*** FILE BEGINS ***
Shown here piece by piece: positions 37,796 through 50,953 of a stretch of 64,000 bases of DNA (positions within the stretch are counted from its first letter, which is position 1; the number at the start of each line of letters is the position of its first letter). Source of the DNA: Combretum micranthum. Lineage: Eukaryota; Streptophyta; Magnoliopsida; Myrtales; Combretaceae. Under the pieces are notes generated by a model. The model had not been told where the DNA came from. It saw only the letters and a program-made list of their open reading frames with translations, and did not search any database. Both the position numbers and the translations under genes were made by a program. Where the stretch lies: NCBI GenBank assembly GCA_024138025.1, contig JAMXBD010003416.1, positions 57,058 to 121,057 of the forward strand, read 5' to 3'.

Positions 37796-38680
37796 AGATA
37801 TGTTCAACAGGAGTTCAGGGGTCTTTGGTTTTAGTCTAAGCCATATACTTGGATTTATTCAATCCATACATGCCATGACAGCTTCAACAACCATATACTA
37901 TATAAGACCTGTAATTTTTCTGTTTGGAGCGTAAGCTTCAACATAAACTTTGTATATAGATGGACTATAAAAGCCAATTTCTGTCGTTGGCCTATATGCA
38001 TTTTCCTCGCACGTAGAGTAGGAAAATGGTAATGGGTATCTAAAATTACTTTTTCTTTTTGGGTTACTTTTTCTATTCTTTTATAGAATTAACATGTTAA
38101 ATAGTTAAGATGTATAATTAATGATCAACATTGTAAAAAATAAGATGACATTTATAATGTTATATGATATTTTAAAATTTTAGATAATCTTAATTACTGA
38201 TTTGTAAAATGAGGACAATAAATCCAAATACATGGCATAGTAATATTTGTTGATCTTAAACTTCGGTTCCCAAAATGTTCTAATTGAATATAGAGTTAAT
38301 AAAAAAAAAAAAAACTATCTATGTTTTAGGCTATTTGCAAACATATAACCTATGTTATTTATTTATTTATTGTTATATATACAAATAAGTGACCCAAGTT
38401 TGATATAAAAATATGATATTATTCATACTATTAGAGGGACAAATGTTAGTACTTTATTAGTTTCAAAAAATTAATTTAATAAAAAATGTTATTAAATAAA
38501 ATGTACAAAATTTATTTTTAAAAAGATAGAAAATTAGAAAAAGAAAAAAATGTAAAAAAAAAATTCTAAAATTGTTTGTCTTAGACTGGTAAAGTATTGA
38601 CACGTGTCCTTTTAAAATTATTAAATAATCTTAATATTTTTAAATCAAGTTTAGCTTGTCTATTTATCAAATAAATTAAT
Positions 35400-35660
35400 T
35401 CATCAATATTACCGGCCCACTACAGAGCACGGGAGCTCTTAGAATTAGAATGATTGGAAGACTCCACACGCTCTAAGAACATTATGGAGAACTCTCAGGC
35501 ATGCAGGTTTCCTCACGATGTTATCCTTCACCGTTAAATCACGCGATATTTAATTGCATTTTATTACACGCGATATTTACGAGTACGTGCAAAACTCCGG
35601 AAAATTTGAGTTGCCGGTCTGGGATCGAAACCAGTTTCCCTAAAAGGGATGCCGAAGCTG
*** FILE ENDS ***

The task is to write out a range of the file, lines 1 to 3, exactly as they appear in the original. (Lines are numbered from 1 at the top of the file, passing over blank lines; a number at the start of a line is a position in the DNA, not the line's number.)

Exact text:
Shown here piece by piece: positions 37,796 through 50,953 of a stretch of 64,000 bases of DNA (positions within the stretch are counted from its first letter, which is position 1; the number at the start of each line of letters is the position of its first letter). Source of the DNA: Combretum micranthum. Lineage: Eukaryota; Streptophyta; Magnoliopsida; Myrtales; Combretaceae. Under the pieces are notes generated by a model. The model had not been told where the DNA came from. It saw only the letters and a program-made list of their open reading frames with translations, and did not search any database. Both the position numbers and the translations under genes were made by a program. Where the stretch lies: NCBI GenBank assembly GCA_024138025.1, contig JAMXBD010003416.1, positions 57,058 to 121,057 of the forward strand, read 5' to 3'.

Positions 37796-38680
37796 AGATA